Adding a Plugins Portlet to the Control Panel
Company Blogs December 30, 2008 By Minhchau Dang Staff
A "Gotcha!" situation came up today when I attempted to add a portlet developed in the plugins environment to the Control Panel (which is a new feature being developed for 5.2.0 that you can read about in Jorge's blog entry).
In a nutshell, the Control Panel provides a centralized administrative interface for the entire portal. Unlike a standard layout where you 'manage pages' and put portlets anywhere, whether or not a portlet shows up inside of the Control Panel depends on whether or not you've set the following nodes in your liferay-portlet.xml:
- control-panel-entry-category: The 'category' where your portlet will appear. There are currently 4 valid values for this element: 'my', 'content', 'portal', and 'server'.
- control-panel-entry-weight: Determines the relative ordering for your portlet within a given category. The higher the number, the lower in the list your portlet will appear within that category.
- control-panel-entry-class: The name of a class that implements the ControlPanelEntry interface which determines who can see the portlet in the control panel via an isVisible method.
By making sure to define these elements in your liferay-portlet.xml, you can theoretically add any portlet (whether they be portlets built in the Extensions environment or Plugins environment) to the new Control Panel interface.
In my case, I couldn't think of a page/layout which would fit for the plugin I was developing, but since it had administrative elements to it, I felt the best place for it would be the Control Panel. So, I updated the dtd for liferay-portlet.xml to 5.2.0 and added the appropriate control panel elements.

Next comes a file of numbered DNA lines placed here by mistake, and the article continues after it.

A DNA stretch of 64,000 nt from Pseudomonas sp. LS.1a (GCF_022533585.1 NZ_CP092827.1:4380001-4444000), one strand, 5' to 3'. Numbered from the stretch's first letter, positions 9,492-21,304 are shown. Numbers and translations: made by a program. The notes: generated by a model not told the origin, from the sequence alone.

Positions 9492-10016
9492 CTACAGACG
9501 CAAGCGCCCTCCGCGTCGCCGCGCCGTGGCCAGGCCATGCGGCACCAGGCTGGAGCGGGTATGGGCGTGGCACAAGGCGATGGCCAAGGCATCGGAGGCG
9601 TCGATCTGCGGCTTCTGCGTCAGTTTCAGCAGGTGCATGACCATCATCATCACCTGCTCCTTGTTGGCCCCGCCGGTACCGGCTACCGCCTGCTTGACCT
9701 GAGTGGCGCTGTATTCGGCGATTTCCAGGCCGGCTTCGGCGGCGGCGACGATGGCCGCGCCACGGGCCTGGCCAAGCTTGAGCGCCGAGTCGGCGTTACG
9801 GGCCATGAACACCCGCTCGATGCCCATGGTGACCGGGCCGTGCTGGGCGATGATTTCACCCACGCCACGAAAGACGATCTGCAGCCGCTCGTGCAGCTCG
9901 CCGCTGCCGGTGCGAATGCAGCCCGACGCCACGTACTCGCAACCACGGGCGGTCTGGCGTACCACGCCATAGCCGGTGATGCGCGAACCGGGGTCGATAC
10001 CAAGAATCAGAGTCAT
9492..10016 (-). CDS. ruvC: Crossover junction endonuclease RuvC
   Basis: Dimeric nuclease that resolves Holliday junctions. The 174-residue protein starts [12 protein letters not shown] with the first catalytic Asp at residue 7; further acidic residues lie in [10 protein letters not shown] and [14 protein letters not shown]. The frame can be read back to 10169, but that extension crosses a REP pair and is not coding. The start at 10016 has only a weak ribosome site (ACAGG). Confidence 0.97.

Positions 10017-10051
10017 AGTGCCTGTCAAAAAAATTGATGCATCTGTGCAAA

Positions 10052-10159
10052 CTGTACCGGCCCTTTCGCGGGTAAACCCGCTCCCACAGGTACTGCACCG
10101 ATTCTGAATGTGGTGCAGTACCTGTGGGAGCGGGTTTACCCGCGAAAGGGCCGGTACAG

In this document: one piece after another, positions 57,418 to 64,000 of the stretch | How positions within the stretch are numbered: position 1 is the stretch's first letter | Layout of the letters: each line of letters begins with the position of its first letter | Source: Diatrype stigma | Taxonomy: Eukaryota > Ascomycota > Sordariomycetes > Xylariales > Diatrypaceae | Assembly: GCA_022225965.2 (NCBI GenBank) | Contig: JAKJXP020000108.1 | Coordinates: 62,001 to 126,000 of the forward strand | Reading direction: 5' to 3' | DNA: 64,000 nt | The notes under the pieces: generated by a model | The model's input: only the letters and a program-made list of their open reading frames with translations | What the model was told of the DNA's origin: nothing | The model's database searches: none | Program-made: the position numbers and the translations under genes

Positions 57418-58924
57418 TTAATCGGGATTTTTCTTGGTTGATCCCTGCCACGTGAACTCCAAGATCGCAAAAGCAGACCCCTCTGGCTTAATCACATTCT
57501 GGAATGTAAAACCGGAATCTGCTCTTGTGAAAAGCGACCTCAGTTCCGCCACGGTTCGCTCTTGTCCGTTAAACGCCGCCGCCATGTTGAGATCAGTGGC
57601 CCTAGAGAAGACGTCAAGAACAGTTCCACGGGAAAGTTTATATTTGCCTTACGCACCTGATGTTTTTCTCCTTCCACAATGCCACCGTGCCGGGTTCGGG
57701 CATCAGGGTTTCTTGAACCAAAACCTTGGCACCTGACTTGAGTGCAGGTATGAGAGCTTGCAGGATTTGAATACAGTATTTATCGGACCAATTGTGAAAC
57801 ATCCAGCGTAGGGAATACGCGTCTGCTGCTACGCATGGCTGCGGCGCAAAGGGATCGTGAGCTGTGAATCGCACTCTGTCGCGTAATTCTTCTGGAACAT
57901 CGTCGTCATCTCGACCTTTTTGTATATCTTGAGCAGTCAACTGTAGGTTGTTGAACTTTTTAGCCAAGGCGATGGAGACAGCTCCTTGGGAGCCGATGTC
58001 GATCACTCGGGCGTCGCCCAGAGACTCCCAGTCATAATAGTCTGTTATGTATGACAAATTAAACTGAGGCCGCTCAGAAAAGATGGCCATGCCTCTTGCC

Unexpectedly, the new plugin portlet did not show up in the Control Panel.
After debugging com.liferay.portal.util.PortalImpl, I verified that the portlet was recognized as a Control Panel portlet, and that it was added it to the java.util.Set, but by the time it returned from the method, the portlet had disappeared. I was at a loss for why.
However, it turns out those abstract algebra classes that I took in college came in handy, and I realized where the "Gotcha!" was hidden:
portletsSet = new TreeSet ( new PortletControlPanelWeightComparator());
By their mathematical definition, every element in a set must be unique. After checking com.liferay.portal.util.comparator.PortletControlPanelWeightComparator, I discovered that the control panel render weight is the only thing that matters for determining uniqueness of a portlet within a Control Panel category. As long as render weights are equal, they are treated as the same portlet.
In summary, my portlet shared the same render weight as another Control Panel portlet (I gave it the same render weight as My Account because I copy-pasted), so it was getting replaced as soon as the My Account portlet was added to the java.util.TreeSet. Thus, why it was clearly being added but disappeared by the time it returned from the method.
So, in the event that you are planning to leverage the new Control Panel feature for portlets that you're developing, bear in mind that you need to keep your render weights different from the portlets which exist in Liferay and from other portlets you may want to add to your Liferay instance, and you'll be okay.
Alternatively, you could extend com.liferay.portal.util.PortalImpl, override the definition of getControlPanelPortlets, and use a different comparator which checks portlet ids as well in the event of ties.